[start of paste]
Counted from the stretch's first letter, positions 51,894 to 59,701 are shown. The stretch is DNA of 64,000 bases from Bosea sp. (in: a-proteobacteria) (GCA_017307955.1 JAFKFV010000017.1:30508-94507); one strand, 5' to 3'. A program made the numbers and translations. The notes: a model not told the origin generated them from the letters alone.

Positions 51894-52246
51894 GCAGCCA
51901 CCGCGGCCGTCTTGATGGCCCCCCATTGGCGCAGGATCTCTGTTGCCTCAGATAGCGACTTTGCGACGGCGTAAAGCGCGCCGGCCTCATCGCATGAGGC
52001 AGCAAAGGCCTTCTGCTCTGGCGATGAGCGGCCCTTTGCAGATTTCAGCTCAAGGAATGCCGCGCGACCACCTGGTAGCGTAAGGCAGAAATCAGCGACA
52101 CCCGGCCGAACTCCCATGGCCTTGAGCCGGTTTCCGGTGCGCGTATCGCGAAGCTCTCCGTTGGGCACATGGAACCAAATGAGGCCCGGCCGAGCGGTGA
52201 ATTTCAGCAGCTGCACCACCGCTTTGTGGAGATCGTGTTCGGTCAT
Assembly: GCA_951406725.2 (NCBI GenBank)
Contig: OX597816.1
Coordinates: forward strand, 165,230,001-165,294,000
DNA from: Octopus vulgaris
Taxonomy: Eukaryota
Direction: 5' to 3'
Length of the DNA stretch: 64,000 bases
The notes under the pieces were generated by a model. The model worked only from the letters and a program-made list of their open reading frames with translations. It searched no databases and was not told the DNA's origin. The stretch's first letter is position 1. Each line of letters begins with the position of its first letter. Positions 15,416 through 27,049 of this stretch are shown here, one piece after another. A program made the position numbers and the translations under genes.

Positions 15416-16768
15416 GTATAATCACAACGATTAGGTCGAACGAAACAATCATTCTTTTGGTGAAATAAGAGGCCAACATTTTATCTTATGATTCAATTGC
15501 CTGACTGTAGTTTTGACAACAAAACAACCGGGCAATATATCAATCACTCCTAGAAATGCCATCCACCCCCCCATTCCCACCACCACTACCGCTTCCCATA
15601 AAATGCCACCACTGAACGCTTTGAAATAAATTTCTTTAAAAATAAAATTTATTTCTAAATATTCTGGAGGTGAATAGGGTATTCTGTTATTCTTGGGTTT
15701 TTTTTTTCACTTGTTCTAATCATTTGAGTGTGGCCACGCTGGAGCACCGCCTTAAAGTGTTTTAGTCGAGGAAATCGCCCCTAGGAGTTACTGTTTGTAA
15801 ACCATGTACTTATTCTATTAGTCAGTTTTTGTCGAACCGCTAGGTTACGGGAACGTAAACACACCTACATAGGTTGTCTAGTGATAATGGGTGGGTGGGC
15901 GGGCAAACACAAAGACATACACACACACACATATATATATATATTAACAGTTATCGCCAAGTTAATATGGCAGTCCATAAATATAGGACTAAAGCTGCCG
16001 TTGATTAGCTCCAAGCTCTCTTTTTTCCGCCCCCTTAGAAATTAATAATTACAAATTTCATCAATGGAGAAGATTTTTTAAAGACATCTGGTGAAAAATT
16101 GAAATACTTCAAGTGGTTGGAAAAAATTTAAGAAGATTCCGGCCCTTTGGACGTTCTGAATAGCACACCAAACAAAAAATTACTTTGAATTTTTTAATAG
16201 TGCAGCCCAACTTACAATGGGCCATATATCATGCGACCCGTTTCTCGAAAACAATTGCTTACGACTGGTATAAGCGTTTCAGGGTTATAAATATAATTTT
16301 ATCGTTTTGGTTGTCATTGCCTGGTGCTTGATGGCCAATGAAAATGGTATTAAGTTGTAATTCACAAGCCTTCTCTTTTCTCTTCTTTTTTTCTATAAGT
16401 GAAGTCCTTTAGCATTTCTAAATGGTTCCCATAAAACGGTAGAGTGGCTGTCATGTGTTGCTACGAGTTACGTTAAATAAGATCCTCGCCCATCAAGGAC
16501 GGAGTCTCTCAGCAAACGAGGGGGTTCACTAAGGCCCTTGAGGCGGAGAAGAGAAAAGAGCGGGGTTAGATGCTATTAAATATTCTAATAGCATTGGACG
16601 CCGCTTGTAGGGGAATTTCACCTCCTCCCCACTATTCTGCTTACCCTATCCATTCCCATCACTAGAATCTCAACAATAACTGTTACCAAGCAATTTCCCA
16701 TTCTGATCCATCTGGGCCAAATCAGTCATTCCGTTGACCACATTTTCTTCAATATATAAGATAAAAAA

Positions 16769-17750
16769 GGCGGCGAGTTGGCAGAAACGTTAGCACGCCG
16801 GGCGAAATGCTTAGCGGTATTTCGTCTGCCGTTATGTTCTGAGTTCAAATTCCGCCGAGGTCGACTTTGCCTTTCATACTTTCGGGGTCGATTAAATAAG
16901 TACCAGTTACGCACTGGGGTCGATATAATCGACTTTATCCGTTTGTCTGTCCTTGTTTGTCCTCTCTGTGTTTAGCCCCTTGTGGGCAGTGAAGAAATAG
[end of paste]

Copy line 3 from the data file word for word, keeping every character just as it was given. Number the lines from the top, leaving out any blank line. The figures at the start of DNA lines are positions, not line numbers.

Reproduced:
51894 GCAGCCA